n = 4: print_wrapper

The jailed_open basically calls open with read_only permissions as long the filename begins with an ‘#’ and is afterwards alphanumeric. If this requirement is not met, the binary exits.

Now, with all this knowledge we can actually start to talk about the exploit. In general, the binary is asking us for a filename and a password whereby both is overflowable. In order to retrieve the flag, we need to enter the privileged mode without leaving it. This can be done by corrupting the stackframe of secure_handle_call since this function returns to leave_privileged_mode. We can do this if we control the arguments for read_wrapper since we then can easily read into the stackframe of secure_handle_call. This can for instance be done directly by overflowing the password buffer - however, this would leave us without the knowledge of the actual address we want to write to, which results into the need of bruteforcing as shown in the example solution.

My exploit, however, works different. The binary basically has a push esp; jl 0x80383ab; dec cl; ret gadget, which basically passes the control flow  to the stack as long as SF <> OF - which is the case when we overflow password!

From there, I wrote a small shellcode to set up the fake stackframe for read and passing the control flow back to enter_gate, as shown below:

mov    ebp,esp
mov    eax,0xdeadbeef ;will be overwritten in runtime
mov    [esp],eax
mov    eax,0x1        ;n = 1
mov    [ebp+0x4],eax
xor    eax,eax        ;eax = 0
mov    [ebp+0x8],eax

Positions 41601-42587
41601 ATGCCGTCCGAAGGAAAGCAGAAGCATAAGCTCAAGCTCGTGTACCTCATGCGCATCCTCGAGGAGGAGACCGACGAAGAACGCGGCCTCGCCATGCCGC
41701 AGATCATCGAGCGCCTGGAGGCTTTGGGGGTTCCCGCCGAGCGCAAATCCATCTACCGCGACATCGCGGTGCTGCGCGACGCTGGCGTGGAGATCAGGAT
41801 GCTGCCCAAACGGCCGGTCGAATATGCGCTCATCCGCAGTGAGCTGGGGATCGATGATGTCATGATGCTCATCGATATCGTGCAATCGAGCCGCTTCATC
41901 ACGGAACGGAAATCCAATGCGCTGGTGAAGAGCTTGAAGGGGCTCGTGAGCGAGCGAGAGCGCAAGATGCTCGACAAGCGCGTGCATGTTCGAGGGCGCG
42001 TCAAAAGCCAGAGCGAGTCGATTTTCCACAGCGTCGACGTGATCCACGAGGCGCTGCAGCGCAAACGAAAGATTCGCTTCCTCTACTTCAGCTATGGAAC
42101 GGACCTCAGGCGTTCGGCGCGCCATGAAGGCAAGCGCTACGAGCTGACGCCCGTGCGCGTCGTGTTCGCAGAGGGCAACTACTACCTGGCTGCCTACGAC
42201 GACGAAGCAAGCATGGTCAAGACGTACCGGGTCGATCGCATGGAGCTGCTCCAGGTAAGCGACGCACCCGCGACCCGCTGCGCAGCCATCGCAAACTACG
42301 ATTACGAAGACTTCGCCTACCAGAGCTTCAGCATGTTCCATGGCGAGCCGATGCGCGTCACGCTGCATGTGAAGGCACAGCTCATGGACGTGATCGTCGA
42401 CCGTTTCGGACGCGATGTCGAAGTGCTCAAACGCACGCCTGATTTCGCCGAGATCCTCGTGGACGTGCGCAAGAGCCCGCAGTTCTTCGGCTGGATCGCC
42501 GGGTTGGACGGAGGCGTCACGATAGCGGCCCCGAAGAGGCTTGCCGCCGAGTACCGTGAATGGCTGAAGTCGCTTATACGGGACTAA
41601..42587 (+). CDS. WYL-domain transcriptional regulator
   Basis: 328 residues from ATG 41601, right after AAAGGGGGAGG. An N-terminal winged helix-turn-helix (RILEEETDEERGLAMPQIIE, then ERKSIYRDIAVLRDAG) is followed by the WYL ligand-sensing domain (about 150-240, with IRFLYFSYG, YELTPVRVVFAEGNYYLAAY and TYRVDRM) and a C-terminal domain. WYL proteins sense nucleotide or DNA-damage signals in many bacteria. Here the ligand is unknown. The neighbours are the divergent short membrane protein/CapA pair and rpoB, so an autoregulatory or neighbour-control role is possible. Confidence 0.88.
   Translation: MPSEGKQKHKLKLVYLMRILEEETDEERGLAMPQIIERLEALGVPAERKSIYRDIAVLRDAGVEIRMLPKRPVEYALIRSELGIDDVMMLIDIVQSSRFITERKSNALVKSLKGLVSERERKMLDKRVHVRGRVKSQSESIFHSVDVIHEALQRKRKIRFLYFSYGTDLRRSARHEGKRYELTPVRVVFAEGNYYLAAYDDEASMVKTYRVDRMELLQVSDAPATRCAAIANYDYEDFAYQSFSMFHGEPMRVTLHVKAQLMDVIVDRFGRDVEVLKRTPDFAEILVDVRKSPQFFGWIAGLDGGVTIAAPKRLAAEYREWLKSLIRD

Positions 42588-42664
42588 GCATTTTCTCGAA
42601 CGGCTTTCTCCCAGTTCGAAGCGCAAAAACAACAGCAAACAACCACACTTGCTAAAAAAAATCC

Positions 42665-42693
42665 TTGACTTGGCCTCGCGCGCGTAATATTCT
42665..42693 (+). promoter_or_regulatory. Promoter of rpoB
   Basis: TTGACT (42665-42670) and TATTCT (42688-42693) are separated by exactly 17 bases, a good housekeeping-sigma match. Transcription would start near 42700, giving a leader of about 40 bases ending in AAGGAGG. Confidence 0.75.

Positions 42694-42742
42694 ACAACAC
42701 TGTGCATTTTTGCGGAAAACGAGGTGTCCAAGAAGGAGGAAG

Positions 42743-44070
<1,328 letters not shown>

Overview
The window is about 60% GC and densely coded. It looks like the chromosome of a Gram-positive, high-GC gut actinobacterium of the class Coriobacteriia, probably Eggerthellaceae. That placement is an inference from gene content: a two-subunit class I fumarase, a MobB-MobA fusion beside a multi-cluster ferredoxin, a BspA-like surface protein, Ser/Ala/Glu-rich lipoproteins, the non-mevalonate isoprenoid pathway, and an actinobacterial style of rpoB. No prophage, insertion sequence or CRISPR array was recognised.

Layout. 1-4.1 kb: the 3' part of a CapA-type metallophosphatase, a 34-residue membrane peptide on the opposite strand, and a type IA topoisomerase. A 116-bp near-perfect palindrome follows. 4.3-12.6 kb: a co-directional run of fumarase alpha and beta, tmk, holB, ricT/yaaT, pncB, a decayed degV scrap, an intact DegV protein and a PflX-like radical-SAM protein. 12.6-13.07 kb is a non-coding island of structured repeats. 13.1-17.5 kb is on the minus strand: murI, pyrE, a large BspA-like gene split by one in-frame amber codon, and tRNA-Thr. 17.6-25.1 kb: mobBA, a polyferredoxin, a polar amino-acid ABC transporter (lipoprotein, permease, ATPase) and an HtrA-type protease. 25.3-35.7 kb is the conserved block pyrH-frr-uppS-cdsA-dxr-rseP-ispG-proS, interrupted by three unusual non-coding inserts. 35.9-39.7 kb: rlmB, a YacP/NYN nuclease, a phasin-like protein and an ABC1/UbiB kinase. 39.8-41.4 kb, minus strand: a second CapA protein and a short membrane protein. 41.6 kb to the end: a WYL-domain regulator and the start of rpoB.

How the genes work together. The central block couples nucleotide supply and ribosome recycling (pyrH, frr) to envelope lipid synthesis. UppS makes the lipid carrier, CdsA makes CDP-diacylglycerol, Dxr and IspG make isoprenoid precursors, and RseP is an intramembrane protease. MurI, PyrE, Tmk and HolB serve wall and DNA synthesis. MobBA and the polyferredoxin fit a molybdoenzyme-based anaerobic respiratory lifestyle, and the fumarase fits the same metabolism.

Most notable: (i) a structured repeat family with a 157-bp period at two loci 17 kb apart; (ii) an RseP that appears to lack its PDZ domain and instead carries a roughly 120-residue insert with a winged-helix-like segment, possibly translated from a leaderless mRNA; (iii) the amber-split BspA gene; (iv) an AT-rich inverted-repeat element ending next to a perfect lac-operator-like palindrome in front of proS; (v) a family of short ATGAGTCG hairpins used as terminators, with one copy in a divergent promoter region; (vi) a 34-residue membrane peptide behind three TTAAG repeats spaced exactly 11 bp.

mov    eax,ebp
sub    eax,0x24       ;savedeip of secure_handle_stackframe
mov    [ebp+0xc],eax
mov    eax,0x100      ;this will be enough for our ROPchain
mov    [ebp+0x10],eax
mov    eax,0x8048110  ;go to callgate
jmp    eax

The resulting read overflows the stackframe of secure_handle_call and we can just do traditional ROPing to read the string “flag\x00” to a deterministic address, open the flagfile, read its content to a deterministic address and write it to stdout. The only thing we have to take care off, is using the syscall in the invoke_syscall code chunk.

The full exploit can be found here: http://pastebin.com/kxMKA4jg

[[email protected] hacklu14]$ python2.7 -u callsploit.py |  nc wildwildweb.fluxfingers.net 1413 
Please enter a filename: Attempting to open file...
Please enter password: bad password
flag{just_like_exploiting_crappy_kernels}

I didn’t bother to set up a python socket connection, since we only write to the challenge, which can easily be done by piping into netcat. Additionally, I want to mention that ASLR was disabled on the remote machine, and thus we just can use a random address inside the known stack region. However, the exploit is easily modifiable to leak addresses first, but this would have required interaction between challenge and exploit. Also, another usage of the ret2stack gadget would have been neat and bypasses the need of ROPing, but unfortunately, the registers are set now so that the jump would be taken and I was too lazy to find a gadget to fix this.

I hope you enjoyed this writeup,

nsr